Biography

FINAL PORTRAIT

Writer & Director / Stanley Tucci (BIG NIGHT, THE IMPOSTORS)
Stars/ Geoffrey Rush, Armie Hammer, Sylvie Testud, Clémence Poésy and Tony Shalhoub

FINAL PORTRAIT is an enlightening retelling of Swiss painter and sculptor Alberto Giacometti’s (Geoffrey Rush) numerous attempts to complete his portrait of young American writer and art admirer James Lord (Armie Hammer). It is 1964 in Paris when Alberto makes the flattering offer to draw his friend James, who is spending a few days traveling the French capital. Told from James’s perspective, FINAL PORTRAIT follows the trials and tribulations of both men as the neurotic artist battles both artistic and personal problems in this biographical comedic drama.

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From even his childhood years during the early 1900’s, Alberto Giacometti showed a keen interest in art. The life events of this post-impressionist artist that occurred from then to the timeline depicted here have surprisingly never been told in a feature length picture. However, they certainly deserve to be (and hopefully will be) someday.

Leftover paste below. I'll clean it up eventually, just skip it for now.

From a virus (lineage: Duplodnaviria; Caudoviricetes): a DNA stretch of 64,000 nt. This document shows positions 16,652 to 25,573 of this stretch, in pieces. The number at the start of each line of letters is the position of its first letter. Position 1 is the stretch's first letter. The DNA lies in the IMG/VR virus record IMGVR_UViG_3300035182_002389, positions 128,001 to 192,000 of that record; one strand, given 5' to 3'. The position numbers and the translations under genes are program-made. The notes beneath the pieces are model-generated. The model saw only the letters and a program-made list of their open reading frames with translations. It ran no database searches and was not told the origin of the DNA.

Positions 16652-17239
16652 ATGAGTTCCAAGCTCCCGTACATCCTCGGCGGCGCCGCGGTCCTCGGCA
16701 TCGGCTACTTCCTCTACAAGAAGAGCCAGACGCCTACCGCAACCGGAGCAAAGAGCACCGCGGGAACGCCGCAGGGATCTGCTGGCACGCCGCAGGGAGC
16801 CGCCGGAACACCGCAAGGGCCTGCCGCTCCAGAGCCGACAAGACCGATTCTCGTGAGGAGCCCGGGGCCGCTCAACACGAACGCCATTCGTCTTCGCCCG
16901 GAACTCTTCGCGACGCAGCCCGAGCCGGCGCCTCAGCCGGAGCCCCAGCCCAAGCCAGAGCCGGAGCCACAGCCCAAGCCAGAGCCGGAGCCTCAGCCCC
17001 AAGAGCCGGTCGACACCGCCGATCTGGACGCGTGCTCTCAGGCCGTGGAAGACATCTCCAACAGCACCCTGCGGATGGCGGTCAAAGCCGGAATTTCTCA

Better known for his on-screen work, writer/director Stanley Tucci focuses on several days in the latter part of Giacometti’s life, in this moderate yet finely made film. Content with regularly and casually observing rather deeply exploring any of its themes and characterisations, FINAL PORTRAIT is an undeniably lightweight film that has tendencies to sometimes meander and linger in repetitiveness. Nevertheless, those who fancy this edited snapshot will take a liking to Tucci’s piece of work courtesy of the director’s firm handling of a basic story and peculiar characters, the reasonable pace over a short duration that has been applied and a terrific performance from Geoffrey Rush (who knew he could speak French!?). These aspects of the film keep this UK production a serviceable one.

3 stars 

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Viewer Discretion/ M (Mature themes, coarse language and nudity)